Then me, I’m like constantly working out and doing a ton of exercise. If I stop for two weeks, it’s exactly what you said, all of it goes away very fast. I have to work so hard in order to have an impressive physique. I’m very much envious of my wife in that regard. One other quick thing that’s interesting to note. There’s a super famous bodybuilder, widely regarded as one of the, maybe the best or next to Arnold Schwarzenegger, the best bodybuilder of all time. That’s Ronnie Coleman. When I was young when I was a teenager and I was into bodybuilding, my brother and I used to watch these pro bodybuilders work out.
There was one video where Ronnie Coleman was talking about how he like, doesn’t even work out for half the year, five or six months of the year, he doesn’t even work out. This is an eight-time Mr. Olympia champion, widely regarded as the best bodybuilder of all time. He’s like, “Half the year I don’t even work out.” He goes, “I mean, the way I think about it, it’s basically like a car sitting in a garage.” Just because you got the car sitting in the garage not being used, it doesn’t mean it’s going to deteriorate.
My brother and I looked at each other and we’re like, “This guy’s a genetic freak because if I go on vacation for like a month and I stop weight training, I lose 20 pounds of muscle and this guy’s maintaining this mountain of muscle, just muscles on top of muscles for like six months without even working out.” Speak to your point of genetic differences [crosstalk].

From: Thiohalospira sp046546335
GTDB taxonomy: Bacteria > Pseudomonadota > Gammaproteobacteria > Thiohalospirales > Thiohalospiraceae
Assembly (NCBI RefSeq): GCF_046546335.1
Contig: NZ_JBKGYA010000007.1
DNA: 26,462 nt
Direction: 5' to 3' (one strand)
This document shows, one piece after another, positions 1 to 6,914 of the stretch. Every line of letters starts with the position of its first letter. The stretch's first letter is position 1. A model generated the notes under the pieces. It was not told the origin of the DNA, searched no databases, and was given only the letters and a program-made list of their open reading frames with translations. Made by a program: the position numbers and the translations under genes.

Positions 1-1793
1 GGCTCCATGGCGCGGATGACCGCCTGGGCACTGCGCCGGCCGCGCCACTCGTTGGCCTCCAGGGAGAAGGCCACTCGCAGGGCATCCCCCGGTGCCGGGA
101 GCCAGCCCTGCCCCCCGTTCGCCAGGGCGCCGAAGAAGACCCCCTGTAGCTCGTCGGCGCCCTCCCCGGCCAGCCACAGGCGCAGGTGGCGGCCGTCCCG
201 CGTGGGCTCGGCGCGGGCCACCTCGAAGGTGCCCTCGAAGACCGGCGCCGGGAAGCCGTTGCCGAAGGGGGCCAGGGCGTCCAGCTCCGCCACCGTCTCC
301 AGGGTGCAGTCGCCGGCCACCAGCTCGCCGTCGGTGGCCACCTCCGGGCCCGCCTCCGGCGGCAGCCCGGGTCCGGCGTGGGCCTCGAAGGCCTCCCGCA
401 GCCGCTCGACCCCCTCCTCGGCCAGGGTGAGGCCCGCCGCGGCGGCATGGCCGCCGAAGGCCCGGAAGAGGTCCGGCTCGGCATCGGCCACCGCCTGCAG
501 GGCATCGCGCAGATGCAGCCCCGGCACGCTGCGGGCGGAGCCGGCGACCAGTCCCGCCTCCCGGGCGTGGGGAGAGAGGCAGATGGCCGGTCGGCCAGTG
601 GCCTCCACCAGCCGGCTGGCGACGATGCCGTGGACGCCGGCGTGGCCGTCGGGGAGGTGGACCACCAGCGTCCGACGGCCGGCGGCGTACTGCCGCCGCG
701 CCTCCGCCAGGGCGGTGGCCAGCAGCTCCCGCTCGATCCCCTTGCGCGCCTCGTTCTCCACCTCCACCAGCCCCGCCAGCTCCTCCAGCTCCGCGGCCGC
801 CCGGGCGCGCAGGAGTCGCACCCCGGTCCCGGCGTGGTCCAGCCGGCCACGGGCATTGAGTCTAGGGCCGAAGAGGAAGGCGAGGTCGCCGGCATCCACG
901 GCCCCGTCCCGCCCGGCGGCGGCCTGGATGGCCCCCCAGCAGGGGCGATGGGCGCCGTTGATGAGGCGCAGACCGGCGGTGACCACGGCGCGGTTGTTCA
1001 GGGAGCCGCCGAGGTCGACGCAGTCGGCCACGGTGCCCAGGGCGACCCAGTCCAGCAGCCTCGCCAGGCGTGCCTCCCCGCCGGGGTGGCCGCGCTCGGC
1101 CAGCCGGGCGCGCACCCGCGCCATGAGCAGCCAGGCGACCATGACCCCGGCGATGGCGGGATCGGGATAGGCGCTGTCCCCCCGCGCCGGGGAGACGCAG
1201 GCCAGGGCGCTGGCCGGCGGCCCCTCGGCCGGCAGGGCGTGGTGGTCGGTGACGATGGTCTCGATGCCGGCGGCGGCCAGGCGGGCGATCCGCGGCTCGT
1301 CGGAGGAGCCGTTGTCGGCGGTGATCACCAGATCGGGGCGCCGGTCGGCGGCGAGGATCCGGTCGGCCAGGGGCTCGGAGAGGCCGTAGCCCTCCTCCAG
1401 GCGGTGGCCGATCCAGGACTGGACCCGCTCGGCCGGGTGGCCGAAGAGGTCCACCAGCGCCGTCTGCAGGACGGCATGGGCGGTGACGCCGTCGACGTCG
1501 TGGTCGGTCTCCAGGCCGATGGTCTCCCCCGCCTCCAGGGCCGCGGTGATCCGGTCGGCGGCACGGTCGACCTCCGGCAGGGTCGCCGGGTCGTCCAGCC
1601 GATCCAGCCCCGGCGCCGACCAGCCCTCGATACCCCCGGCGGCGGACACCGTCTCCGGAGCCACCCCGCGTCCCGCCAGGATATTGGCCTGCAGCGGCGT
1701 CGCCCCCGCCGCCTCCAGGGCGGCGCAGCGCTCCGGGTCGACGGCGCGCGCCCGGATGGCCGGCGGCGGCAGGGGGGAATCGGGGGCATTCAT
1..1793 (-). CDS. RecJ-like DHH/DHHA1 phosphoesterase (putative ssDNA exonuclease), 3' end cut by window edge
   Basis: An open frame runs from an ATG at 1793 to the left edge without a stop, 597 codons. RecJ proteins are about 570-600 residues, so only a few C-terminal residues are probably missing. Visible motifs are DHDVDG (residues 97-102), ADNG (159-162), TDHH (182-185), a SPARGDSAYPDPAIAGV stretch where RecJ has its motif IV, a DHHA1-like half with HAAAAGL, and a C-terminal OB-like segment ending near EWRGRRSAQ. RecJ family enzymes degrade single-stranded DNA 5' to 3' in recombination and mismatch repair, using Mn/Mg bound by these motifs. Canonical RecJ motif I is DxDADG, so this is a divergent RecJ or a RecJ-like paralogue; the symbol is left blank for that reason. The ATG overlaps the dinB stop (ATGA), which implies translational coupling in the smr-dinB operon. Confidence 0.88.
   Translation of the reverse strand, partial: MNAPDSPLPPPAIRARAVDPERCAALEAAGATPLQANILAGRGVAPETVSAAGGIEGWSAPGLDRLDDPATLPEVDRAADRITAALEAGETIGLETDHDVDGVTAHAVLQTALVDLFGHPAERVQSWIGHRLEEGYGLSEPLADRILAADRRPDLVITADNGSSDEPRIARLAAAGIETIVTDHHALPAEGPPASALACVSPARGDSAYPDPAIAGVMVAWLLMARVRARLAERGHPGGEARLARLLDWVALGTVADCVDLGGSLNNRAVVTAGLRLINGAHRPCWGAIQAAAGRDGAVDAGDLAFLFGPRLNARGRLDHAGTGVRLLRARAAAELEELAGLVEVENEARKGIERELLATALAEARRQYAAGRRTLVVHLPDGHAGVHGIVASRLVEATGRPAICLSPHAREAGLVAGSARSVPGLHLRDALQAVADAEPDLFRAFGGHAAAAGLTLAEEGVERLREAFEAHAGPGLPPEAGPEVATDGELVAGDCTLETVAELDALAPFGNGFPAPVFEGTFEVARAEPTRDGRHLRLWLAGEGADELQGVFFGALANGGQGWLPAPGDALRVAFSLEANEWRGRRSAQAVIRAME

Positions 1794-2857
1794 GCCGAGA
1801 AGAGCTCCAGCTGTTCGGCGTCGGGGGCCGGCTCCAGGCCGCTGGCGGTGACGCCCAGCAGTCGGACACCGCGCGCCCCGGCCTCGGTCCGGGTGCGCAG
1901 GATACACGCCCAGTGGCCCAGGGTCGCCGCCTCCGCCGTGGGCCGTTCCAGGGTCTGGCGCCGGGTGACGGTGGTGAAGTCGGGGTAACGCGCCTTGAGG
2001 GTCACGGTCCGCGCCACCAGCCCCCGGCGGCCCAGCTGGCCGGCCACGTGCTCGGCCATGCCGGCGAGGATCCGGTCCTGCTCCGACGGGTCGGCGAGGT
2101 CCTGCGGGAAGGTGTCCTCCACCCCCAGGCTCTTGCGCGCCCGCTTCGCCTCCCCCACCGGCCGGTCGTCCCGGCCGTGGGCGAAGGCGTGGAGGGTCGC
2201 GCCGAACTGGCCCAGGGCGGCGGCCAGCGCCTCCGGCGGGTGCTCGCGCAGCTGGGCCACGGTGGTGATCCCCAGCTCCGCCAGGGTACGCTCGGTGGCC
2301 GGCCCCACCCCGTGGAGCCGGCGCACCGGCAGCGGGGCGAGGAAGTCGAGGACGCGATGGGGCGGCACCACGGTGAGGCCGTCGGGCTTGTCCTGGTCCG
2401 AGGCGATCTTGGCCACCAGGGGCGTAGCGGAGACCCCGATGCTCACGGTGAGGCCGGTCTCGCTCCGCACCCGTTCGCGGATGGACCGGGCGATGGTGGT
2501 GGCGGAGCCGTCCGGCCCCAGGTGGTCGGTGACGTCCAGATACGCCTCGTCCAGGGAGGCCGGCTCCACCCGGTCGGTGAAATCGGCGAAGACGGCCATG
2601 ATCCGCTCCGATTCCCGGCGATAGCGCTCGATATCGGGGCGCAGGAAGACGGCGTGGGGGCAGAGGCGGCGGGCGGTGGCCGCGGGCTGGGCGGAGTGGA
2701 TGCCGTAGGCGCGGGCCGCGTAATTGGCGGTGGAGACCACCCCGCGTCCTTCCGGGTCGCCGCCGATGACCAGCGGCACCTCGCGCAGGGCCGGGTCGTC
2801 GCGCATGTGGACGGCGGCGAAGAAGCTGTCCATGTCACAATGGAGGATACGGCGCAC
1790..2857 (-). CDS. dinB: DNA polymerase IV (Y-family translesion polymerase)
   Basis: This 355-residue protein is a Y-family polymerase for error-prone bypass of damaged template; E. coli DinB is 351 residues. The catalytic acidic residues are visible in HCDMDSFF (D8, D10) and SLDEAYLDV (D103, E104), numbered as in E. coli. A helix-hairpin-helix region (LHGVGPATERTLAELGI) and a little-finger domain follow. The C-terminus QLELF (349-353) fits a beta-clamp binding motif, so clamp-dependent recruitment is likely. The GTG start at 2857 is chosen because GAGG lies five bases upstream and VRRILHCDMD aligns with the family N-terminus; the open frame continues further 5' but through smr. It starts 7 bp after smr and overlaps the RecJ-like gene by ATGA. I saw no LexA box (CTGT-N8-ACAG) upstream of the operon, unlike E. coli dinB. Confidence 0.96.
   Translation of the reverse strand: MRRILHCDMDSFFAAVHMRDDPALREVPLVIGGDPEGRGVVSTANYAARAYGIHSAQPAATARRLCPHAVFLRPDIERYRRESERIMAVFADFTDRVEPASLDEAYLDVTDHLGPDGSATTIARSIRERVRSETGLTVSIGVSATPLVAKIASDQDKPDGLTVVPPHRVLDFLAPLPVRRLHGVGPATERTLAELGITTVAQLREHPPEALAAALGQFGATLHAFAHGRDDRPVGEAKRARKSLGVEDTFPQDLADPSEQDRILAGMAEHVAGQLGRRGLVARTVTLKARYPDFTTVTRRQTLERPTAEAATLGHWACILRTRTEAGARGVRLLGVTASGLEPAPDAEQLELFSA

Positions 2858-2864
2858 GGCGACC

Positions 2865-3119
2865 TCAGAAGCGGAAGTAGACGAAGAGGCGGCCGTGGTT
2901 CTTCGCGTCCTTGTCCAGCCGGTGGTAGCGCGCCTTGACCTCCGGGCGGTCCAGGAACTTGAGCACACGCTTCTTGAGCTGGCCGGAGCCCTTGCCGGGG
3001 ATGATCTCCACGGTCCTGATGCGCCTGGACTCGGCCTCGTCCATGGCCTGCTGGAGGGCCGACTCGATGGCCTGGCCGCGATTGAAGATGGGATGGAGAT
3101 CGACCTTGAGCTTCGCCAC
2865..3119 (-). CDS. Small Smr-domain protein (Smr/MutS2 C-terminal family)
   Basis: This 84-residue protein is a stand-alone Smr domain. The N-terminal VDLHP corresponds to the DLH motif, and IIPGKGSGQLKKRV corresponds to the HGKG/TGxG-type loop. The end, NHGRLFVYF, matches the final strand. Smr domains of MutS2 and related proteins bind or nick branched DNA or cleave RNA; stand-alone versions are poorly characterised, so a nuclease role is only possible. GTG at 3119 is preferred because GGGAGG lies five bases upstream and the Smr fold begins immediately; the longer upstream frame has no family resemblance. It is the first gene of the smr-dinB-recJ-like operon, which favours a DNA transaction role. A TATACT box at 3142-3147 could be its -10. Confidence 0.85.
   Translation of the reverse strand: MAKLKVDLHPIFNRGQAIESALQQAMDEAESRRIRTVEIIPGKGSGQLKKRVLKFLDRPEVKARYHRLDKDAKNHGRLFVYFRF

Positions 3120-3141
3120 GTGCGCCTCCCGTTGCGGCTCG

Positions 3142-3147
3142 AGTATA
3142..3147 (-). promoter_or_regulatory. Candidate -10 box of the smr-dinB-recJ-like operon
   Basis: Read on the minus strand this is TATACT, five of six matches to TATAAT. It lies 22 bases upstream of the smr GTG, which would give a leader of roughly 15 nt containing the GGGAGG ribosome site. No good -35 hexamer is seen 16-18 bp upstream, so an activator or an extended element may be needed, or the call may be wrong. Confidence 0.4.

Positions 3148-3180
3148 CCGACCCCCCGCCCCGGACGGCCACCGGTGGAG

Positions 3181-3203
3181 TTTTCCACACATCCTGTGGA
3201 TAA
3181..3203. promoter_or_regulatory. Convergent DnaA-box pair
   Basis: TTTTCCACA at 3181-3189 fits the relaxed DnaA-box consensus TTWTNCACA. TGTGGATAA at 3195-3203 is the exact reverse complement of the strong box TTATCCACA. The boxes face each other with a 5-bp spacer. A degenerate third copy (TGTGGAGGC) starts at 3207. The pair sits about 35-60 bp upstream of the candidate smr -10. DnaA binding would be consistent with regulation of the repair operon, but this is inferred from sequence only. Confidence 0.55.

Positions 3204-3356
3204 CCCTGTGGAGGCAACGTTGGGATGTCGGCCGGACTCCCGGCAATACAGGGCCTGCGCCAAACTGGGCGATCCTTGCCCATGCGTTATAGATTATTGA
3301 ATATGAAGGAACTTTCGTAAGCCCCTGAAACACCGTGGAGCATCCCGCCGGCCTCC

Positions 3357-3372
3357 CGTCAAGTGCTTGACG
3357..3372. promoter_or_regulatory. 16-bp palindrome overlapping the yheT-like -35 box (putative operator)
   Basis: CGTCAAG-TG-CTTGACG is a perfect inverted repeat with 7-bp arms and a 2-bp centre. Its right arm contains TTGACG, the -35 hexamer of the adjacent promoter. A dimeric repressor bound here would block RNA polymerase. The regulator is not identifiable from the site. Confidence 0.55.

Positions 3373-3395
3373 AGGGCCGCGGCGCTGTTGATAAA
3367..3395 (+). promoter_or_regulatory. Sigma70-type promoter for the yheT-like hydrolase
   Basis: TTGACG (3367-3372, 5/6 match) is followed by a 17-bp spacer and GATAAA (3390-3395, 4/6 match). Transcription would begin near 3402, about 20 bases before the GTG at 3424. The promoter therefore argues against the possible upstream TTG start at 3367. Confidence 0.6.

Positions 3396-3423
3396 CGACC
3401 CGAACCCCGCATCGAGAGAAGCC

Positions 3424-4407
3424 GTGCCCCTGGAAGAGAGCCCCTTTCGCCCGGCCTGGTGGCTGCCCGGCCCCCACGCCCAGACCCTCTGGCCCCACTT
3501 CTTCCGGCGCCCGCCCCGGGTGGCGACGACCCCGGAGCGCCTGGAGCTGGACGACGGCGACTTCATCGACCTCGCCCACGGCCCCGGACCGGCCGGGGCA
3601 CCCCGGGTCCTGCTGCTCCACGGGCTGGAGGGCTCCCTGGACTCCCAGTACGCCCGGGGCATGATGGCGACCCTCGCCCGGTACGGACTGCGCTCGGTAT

Kashif: This goes back to the trade-off. What you’re talking about, this is a unique profile. Some people are androgen dominant, like you, some people are estrogen dominant and some people are codominant. They have both and they have very slow clearance, but what’s the trade-off? Androgen dominance is probably the single greatest marker for male longevity. When you see the slender, more wirey frame, thinner, easier to not have fat, what you have that androgen speaks to longevity. It speaks to nine years old riding a bicycle. The co-dominance, especially when you don’t clear the hormones, and remember as you age, as you know very well, your mitochondria deplete, your cells are less resilient, whatever toxicity there is, including hormone toxicity from DHT, which makes you ripped, if you’re not clearing it, that’s what allows you- [crosstalk].
Ari: Causes a receding hairline, though.
Kashif: Exactly. You are efficiently clearing it, which means you’re probably not going to have prostate issues, probably not going to cause you inflammation. There’s enough to kill your follicles, but you still have hair on your head. When people reach a certain age, when they have that codominance and lack of clearance, okay, great, just like your wife, don’t do a thing, eat cheesecake for dinner and I can see bills. But once you reach that tipping point of my mitochondria depleting, I’m now aging, the aging sets in rapidly. The decline is rapid because you have this toxic load that you never dealt with.
You have the estrogens to lead to estrogen toxicity in women, the androgens to lead to androgen toxicity in men, and then all of a sudden, you’re not dealing with that because your whole life you thought, “I’m amazing and I’m healthy.” People judge themselves on what they look like outwardly. They don’t measure enough what’s going on in the inside to understand what’s really going on. Anyways, trade-off. Again, trade-off is put on muscle and it stays. I’ve built something, as opposed to you need an eye, by the way, the same thing need to maintain something.